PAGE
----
We want to support these communities in creating food pantry facilities that encourage families who don’t want to need food assistance to seek out services because it’s an inviting space; ensure that pantries have the infrastructure they need to bring the whole kitchen to the pantry in terms of having culturally relevant food available to clients; encourage the expansion of operating hours to make emergency food assistance as accessible as possible to those who need it; and offer training and resources to pantries so that they can offer additional amenities to visitors like SNAP enrollment, nutrition education, cooking demonstrations, and connections to workforce development opportunities.
IFF: What kind of feedback has GCFD received from pantries about what they envision for their facilities and what they need to bring the joy you mentioned to the client experience?
Robinson: The physical space is at the center of many of the conversations we’ve had with individual food pantries. Whether it’s an existing pantry that wants to transform their facility, or a new pantry that’s acquiring a facility that they want to build out, there’s been a common focus on how entering and being in the space makes someone feel. The name of the pantry influences that. So does the signage displayed, the paint colors used, and whether there’s artwork inside or outside of the pantry that reflects the community. If you commission local artists to paint murals, and those murals are authentic to the community, it has an impact. Those are only a few examples, but that’s the type of feedback we’ve heard.
There has also been a common theme regarding how the pantries are configured to distribute food. One way to make the space more inviting is to mimic the feel of a traditional corner store or small format grocery store. That means doing away with picnic or folding tables many pantries have traditionally used to display food and replacing them with beautiful shelving and racking and installing infrastructure like glass-doored refrigerators so patrons can see the items they’re selecting just like they would in a store.
Simply having the capacity for cold storage at pantries in the core neighborhoods we’re focusing on is very important. During the height of the pandemic, most pantries in those communities didn’t have the ability to store items that required refrigeration on-site. That meant the Food Depository was storing items in our warehouse until pantries were ready to distribute them, which was a major logistical challenge. By expanding the pantries’ cold storage capacity, we can deliver more product to them, which can then be held in storage in the community where it’s needed. That’s a much more efficient system than has been possible in the past.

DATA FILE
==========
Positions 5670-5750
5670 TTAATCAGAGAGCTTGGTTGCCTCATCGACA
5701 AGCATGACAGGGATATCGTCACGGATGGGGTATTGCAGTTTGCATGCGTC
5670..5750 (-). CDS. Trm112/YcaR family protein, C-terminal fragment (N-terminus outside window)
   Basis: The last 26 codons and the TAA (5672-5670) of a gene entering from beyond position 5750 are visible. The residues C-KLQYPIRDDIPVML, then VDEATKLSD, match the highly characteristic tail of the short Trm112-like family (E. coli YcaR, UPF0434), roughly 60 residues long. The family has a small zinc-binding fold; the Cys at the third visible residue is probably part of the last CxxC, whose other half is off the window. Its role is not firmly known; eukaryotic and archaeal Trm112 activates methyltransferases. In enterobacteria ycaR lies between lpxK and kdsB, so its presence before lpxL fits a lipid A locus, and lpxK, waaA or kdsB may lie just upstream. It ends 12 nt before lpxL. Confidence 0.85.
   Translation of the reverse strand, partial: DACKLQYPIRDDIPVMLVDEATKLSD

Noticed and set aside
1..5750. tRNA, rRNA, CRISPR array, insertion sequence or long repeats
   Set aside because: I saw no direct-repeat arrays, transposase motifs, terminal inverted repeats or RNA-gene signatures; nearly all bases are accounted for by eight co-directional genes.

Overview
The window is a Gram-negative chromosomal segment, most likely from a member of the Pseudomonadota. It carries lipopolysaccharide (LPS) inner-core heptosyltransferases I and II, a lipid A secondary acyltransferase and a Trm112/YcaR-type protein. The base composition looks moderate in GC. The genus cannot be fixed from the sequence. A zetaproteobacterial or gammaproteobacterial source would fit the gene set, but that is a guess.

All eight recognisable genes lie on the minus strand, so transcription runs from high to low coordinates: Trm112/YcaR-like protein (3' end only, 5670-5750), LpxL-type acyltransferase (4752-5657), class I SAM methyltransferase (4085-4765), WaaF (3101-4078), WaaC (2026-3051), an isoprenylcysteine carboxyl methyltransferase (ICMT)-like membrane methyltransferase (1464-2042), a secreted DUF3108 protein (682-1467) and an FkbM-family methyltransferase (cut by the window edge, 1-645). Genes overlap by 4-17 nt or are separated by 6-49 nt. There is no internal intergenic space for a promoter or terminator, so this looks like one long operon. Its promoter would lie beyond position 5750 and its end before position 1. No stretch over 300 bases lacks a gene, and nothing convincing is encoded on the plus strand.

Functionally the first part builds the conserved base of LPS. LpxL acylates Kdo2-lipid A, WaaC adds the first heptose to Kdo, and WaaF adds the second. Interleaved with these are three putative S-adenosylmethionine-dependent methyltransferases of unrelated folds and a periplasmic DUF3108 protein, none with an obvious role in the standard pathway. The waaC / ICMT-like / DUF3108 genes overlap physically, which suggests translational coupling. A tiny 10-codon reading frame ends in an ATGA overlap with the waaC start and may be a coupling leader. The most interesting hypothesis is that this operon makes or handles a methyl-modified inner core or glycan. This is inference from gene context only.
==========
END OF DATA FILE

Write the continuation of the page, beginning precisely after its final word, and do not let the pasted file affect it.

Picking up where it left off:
IFF: Have there been any other learnings or new ideas to increase food security in Cook County that have come about in the last 18 or so months as a result of the pandemic?
Robinson: When we talk about transforming the emergency food system, there are four pillars to our strategy: growing the capacity of partners in our network; diversifying the food supply; unlocking policy and advocacy; and building economic stability. As I mentioned earlier, there have been new resources available during the pandemic that have made it possible to be more creative in how we look at the entire system. That’s resulted in ideas and partnerships that might not have happened otherwise in each of the four areas I just outlined.
In partnership with IFF, we’re growing the capacity of partners in our network by supporting facility modifications. But not every pantry has a facility that can accommodate renovations to add retail space or cold storage. What if we could also convert shipping containers to meet both of those needs and place them on-site at food pantries? That would instantly expand the capacity of members in our network who are limited in their ability to modify their existing building.
Another example – this one related to diversifying the food supply – is a new partnership with Growing Home, an organization based in Englewood that provides job-readiness training by teaching people how to farm. They’re growing collard greens locally that we’re now purchasing to distribute to pantries in the same South Side community where they’re grown.
To bring equity to the emergency food system, we needed to do things differently, and the pandemic has pushed everyone working in this space to imagine what that looks like.
There’s also innovation around how to use technology to better connect families with resources that help them achieve food security. Through data mapping, we were able to identify the 40 communities I’ve mentioned already where we needed to focus resources to strengthen existing pantries and open new ones to meet community demand. Now we’re doing something similar with benefits like SNAP. By analyzing data, we’re able to identify specific populations in the community, like older adults who are under-enrolled in the program. We’re taking that information and partnering with community organizations in Englewood, Austin, and North Lawndale that serve those populations to design marketing campaigns that will drive enrollment and advocate for policies that make it easier for those populations to sign up for benefits. That helps increase food security, but it also stimulates the local economy when more people are using their federally funded SNAP benefits to buy groceries in their neighborhoods.
I would be remiss if I didn’t also mention a new partnership with the City of Chicago to establish a Food Equity Council that is looking at how we can achieve food equity in Chicago across the entire food system by removing barriers to urban farming, supporting BIPOC food entrepreneurs, and better connecting residents with nutrition programs and healthy, affordable food.
Much of this targeted, community-based work is a silver lining of the pandemic. To bring equity to the emergency food system, we needed to do things differently, and the pandemic has pushed everyone working in this space to imagine what that looks like. I think we’ll look back on this experience and reflect on the opportunity it presented to shift the paradigm and transform how people get connected to food and how people connect in their communities.
Learn more about IFF’s work to increase access to healthy foods in the Midwest.